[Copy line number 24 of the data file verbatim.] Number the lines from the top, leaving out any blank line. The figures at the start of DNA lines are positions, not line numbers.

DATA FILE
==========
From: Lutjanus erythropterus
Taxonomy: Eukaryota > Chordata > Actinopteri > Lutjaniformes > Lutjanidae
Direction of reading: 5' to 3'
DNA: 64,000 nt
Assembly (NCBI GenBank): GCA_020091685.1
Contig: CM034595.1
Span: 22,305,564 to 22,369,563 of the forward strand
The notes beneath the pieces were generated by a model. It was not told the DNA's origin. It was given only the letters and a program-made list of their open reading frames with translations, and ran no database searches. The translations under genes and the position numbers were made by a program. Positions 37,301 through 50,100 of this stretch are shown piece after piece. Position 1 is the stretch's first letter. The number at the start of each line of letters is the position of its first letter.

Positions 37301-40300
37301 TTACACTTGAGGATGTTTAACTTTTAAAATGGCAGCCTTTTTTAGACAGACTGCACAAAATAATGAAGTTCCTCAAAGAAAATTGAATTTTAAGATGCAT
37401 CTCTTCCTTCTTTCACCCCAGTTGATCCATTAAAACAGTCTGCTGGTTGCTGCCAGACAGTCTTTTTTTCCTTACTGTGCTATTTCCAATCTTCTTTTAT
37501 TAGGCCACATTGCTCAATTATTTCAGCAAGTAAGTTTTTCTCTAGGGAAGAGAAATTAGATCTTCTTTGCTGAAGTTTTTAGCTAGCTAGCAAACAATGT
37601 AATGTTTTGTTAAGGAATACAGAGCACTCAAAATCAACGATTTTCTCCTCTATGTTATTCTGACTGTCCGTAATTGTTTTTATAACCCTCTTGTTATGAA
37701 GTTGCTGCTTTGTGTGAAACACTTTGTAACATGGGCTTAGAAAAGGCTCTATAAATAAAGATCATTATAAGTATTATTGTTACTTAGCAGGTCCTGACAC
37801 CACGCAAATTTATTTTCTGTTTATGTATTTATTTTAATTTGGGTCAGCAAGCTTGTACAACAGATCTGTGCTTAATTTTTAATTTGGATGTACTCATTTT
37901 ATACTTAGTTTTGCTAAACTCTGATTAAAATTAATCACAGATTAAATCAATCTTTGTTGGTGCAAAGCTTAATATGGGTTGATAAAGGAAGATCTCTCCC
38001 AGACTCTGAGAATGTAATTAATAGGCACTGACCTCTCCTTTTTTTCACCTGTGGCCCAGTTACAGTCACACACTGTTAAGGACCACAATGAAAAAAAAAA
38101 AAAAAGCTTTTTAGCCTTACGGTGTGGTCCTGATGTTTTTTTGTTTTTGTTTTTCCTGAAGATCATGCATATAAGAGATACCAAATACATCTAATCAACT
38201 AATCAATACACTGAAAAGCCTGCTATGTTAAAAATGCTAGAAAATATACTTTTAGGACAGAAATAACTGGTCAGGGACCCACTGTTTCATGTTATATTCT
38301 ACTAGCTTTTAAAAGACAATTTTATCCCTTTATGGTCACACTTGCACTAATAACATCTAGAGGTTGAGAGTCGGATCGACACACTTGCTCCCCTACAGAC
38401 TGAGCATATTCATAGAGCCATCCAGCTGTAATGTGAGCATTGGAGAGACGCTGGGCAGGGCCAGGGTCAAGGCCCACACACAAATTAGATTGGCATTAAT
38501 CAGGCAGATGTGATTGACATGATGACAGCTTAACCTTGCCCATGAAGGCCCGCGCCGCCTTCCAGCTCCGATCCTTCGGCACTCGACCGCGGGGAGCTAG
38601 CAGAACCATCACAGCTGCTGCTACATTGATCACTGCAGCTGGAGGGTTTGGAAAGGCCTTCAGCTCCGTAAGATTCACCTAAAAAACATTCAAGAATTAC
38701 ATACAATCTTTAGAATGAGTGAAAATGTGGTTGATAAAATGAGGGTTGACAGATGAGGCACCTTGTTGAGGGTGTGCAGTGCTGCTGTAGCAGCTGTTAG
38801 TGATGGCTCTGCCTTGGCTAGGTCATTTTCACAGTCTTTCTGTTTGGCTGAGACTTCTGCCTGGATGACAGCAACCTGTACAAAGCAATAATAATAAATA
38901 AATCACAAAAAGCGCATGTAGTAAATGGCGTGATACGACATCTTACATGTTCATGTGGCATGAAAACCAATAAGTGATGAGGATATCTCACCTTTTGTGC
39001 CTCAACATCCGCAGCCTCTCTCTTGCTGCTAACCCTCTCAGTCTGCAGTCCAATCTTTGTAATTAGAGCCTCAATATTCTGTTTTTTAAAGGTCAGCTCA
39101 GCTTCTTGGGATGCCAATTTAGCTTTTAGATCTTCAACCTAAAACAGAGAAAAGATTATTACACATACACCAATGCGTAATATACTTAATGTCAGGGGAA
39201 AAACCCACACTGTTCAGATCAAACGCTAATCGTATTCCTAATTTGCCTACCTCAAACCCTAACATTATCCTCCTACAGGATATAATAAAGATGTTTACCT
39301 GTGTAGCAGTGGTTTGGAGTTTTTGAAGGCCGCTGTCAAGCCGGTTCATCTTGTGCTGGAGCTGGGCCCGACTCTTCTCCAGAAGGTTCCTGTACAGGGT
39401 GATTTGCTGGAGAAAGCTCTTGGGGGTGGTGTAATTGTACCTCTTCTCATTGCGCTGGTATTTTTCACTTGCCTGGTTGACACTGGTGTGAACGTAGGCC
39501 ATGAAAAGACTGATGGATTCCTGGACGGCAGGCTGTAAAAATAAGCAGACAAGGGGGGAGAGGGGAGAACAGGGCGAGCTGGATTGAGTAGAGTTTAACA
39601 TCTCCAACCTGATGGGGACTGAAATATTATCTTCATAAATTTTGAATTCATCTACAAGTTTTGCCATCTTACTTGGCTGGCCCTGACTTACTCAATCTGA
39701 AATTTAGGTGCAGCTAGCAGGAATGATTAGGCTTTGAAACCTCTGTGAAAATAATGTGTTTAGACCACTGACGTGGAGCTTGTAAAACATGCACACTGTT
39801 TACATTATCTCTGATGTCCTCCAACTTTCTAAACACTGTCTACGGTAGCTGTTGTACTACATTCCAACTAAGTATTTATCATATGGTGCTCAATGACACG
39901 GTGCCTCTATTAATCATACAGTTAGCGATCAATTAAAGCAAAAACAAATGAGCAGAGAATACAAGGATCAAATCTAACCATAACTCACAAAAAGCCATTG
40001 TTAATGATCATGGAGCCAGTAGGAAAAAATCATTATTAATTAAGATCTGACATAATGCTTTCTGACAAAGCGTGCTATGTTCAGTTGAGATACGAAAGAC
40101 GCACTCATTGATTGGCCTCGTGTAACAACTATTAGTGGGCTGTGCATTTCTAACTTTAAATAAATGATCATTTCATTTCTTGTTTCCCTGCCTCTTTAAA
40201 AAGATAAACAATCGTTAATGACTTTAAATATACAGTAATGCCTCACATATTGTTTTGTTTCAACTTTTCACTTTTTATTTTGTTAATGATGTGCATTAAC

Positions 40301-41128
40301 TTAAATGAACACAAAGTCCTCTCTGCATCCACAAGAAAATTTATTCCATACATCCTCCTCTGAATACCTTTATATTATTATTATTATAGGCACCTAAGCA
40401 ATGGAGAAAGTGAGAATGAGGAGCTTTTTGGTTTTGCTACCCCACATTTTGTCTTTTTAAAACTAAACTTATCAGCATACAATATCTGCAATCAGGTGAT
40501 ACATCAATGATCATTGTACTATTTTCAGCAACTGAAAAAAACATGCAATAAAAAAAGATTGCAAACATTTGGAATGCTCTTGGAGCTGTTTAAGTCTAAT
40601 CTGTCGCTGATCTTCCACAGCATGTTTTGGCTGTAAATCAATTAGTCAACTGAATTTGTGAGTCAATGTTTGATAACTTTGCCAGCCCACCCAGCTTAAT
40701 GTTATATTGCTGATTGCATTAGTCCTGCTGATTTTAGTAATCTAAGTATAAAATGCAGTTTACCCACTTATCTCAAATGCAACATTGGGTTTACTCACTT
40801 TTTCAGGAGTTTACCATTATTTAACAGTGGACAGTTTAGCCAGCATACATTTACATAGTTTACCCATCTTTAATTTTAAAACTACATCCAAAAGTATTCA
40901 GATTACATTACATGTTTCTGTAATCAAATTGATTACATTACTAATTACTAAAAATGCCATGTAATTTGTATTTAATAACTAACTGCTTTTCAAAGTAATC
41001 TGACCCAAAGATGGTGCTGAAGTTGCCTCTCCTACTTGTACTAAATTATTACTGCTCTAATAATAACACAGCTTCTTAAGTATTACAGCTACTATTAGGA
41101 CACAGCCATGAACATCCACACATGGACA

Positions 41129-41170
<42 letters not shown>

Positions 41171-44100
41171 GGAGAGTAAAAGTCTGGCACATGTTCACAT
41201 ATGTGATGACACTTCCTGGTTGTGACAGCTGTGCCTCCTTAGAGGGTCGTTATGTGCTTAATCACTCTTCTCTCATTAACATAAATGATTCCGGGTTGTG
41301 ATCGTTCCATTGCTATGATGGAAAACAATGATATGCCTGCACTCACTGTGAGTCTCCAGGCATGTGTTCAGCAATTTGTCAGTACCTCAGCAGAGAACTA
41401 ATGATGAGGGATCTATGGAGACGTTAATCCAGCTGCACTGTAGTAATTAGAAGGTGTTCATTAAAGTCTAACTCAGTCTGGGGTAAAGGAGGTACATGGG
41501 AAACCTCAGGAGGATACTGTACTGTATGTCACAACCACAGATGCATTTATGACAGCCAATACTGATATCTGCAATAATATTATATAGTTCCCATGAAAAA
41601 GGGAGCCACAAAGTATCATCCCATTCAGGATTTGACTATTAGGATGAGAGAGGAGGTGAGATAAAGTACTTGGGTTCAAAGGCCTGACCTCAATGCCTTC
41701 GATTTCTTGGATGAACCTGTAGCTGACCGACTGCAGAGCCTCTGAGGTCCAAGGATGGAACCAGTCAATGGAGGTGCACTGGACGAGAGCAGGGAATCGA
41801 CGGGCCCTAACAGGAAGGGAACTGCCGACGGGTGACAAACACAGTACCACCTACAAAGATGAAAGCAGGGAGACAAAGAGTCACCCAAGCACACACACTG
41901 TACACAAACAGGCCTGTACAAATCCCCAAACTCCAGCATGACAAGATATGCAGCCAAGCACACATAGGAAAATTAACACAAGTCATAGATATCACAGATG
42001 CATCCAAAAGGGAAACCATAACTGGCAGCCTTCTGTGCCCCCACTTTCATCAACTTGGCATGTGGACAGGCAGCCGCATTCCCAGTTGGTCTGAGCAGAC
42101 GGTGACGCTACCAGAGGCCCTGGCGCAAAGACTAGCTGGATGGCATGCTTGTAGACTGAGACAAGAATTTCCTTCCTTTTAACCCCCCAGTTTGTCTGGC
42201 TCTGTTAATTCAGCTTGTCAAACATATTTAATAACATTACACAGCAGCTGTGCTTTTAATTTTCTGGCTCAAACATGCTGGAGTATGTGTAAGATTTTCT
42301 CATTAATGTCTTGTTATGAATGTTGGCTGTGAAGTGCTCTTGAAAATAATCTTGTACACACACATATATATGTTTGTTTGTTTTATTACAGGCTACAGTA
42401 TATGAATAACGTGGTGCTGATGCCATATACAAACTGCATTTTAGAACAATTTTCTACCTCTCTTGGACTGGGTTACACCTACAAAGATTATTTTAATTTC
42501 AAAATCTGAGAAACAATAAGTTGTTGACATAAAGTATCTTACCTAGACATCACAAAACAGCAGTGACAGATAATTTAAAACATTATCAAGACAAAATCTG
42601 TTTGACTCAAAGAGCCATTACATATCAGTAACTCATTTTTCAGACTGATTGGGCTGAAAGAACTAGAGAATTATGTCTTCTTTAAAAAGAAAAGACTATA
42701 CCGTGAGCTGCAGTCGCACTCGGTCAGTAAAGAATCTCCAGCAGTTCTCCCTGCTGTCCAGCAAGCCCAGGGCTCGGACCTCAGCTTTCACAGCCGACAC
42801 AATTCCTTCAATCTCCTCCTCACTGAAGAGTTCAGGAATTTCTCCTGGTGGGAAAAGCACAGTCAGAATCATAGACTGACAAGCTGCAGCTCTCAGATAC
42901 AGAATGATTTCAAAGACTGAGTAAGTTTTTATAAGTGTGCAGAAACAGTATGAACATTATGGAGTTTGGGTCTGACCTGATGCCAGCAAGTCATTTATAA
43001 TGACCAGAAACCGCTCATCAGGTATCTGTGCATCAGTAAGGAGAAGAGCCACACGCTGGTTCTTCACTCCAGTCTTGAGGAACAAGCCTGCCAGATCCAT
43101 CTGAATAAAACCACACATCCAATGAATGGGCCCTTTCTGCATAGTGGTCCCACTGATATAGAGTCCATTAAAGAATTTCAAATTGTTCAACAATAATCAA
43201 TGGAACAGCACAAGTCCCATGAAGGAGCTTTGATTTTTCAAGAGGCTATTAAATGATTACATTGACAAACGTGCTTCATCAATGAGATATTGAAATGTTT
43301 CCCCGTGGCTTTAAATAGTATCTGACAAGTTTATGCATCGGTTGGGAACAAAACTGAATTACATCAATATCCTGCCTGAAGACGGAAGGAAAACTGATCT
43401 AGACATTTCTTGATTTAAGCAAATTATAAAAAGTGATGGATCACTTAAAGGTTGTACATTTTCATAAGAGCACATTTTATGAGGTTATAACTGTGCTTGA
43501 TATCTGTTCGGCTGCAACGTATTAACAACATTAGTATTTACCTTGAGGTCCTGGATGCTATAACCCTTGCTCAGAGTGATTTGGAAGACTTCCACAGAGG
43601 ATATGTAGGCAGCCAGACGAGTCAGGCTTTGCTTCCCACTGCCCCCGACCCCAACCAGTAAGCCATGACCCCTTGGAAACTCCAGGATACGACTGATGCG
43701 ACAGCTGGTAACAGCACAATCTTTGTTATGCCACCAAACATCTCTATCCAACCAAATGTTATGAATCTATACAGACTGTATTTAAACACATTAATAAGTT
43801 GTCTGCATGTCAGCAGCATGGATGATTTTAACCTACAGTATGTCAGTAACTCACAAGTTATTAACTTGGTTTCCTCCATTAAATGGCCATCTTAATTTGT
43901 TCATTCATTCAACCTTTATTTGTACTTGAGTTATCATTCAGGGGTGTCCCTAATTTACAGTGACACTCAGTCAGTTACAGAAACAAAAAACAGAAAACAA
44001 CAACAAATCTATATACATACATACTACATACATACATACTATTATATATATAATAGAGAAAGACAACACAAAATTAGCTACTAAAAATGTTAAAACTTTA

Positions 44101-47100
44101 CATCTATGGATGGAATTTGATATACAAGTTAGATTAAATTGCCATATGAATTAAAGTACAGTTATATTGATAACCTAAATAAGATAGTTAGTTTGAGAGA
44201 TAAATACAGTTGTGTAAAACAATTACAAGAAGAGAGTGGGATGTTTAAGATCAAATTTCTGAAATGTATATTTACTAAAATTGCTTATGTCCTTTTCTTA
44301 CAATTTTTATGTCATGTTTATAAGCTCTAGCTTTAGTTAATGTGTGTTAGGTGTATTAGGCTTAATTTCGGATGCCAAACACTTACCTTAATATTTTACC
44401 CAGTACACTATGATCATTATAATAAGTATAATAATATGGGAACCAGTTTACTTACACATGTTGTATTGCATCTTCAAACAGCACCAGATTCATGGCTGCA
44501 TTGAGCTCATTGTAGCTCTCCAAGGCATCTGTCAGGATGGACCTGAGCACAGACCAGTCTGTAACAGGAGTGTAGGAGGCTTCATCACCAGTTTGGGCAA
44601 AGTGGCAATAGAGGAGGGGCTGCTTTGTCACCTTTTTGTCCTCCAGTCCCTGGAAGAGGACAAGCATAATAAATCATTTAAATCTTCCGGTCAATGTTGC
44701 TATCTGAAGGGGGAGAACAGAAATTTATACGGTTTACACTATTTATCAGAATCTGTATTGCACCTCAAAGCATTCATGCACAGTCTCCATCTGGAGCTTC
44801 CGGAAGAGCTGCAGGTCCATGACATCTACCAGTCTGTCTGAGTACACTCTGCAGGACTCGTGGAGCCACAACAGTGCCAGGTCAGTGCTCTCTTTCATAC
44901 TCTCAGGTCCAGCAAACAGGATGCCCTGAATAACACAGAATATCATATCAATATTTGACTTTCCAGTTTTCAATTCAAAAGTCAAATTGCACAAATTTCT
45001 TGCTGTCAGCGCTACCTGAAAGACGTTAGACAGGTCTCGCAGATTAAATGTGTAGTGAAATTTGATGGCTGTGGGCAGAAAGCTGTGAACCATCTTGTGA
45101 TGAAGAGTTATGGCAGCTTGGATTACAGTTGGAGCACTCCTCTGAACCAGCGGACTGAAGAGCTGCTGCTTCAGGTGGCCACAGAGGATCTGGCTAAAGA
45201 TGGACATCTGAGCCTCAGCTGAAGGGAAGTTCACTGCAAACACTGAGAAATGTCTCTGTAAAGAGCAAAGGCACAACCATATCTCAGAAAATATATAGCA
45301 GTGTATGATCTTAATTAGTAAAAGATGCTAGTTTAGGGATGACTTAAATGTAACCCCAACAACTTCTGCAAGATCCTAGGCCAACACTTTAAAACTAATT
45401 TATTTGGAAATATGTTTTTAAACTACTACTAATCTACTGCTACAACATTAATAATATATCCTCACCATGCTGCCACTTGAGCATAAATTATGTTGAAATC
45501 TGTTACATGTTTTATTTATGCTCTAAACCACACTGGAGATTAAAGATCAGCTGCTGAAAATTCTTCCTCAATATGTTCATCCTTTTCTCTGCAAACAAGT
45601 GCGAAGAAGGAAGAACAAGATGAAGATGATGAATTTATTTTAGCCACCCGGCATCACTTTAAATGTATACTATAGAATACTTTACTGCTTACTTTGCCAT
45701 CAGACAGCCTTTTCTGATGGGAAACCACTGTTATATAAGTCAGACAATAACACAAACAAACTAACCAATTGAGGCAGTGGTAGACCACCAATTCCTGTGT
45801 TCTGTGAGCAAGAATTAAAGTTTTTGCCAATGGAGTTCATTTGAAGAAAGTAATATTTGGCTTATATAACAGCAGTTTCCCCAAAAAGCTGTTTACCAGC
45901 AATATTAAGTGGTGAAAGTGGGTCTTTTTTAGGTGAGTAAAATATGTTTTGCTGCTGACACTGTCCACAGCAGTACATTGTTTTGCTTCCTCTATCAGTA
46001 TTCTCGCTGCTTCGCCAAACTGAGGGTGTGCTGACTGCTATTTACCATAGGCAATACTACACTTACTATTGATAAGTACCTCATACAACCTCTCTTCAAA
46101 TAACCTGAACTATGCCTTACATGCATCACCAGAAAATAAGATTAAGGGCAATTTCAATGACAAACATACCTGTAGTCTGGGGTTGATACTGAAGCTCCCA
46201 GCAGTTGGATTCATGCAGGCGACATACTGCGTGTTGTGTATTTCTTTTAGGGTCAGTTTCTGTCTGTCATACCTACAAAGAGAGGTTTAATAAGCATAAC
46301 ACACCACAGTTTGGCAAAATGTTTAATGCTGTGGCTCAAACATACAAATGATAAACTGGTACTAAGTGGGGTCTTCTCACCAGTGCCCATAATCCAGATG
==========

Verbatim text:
38701 ATACAATCTTTAGAATGAGTGAAAATGTGGTTGATAAAATGAGGGTTGACAGATGAGGCACCTTGTTGAGGGTGTGCAGTGCTGCTGTAGCAGCTGTTAG